Hovering isn’t traveling, but bear with me. We’ve looked at this kind of sail configuration before and discussed its development in the hands of Robert Forward. It was Forward who dubbed the configuration a ‘statite,’ implying that when the force on the sail from solar radiation exactly balances the gravitational force acting upon it, the spacecraft is effectively in what the paper calls a ‘force-free environment.’

This gets interesting in terms of fast probes because while the statite is normally considered to remain stationary (and it will do so when the sail is stationary relative to the Sun during sail deployment), something else happens when the craft is orbiting the Sun when the sail is deployed. The sail now moves in a straight line at its orbital velocity at the time of deployment. The authors style this ‘rectilinear sun-diving.’ As Matloff noted in an email the other day:

“To do this operationally, it is necessary to maintain the sail normal to the Sun – broadside facing the Sun – during the acceleration process. The sail moves off at its velocity relative to the Sun at sail deployment because radiation pressure force on the sail balances solar gravitational attraction. This is a consequence of Newton’s First Law.”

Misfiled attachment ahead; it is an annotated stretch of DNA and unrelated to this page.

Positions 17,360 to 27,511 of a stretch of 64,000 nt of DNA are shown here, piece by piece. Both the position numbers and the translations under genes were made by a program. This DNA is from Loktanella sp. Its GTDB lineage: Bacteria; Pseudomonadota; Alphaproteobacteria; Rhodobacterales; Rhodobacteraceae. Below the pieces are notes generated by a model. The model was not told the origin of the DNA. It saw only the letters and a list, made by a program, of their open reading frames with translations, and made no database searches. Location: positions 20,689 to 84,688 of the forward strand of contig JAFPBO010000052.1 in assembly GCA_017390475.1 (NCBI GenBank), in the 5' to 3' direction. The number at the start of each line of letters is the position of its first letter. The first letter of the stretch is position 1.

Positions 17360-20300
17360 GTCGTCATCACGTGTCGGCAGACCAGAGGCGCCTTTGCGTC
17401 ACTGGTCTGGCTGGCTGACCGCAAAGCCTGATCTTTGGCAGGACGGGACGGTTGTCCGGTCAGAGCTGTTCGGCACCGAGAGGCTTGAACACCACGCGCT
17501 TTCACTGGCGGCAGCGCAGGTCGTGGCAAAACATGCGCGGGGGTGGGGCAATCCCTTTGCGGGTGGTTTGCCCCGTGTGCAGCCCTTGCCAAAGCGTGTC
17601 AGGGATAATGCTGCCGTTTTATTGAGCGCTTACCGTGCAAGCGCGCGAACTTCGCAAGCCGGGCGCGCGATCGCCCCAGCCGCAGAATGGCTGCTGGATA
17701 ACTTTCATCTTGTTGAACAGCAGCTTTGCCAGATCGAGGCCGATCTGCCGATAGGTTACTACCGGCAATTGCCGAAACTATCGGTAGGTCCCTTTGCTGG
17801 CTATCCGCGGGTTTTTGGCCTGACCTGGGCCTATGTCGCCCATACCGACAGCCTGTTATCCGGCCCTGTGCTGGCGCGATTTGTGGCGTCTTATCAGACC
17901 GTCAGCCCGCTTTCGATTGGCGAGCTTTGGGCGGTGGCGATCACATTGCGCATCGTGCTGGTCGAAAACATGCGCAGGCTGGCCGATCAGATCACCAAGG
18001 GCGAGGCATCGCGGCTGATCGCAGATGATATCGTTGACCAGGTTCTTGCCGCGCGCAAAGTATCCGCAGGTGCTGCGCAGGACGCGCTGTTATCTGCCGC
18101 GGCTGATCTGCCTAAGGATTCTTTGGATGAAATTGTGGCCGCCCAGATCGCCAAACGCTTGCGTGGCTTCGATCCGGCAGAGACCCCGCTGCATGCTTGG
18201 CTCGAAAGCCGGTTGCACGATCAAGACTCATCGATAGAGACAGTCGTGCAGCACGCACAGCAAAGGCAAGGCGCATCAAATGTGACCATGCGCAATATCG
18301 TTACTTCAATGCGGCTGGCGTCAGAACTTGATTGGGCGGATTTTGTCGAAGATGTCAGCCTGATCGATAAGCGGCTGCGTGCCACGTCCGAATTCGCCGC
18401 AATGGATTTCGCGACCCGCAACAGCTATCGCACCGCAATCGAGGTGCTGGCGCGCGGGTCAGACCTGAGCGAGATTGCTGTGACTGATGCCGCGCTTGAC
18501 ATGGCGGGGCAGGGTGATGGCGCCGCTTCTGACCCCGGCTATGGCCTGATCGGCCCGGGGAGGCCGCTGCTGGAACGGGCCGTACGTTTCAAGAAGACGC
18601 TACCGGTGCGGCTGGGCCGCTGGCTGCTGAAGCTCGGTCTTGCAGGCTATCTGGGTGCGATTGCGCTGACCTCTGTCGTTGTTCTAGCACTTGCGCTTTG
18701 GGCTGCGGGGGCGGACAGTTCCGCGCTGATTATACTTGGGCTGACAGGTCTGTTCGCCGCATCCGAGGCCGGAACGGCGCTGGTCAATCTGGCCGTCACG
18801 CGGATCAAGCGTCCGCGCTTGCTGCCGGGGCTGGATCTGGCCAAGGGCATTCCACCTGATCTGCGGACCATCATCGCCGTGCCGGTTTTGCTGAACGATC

Using this method we can fling the sail and payload outward. What is known as the sail’s lightness factor is the ratio of solar radiation forces divided by the solar gravitational force, and in the case of the rectilinear trajectory described above, the lightness factor is 1. So consider a sail being deployed from a circular orbit of the Sun at 1 AU. The statite, free of other forces, now moves out on a rectilinear trajectory at 30 kilometers per second, which is the Earth’s orbital velocity. The number is noteworthy because it practically doubles the interstellar velocity of Voyager 1. Matloff and Johnson point out that at this velocity, the Sun’s gravitational focus at 550 AU is reachable in 87 years.

Moving at the same pace gets us to Saturn (and the interesting Methone) in 1.5 years. I’m going to run through the other two scenarios the scientists consider to show the range of possibilities. Assume an orbit that is not circular but rather one having a perihelion of 0.7 AU and aphelion at 1 AU. Deploying the sail at perihelion allows the spacecraft to reach 38 kilometers per second, getting to the inner gravitational focus in about 66 years. Finally, with an aphelion at 1 AU and perihelion at 0.3, our craft achieves a velocity after sail deployment of 66 km/sec, reaching the focus in 38 years.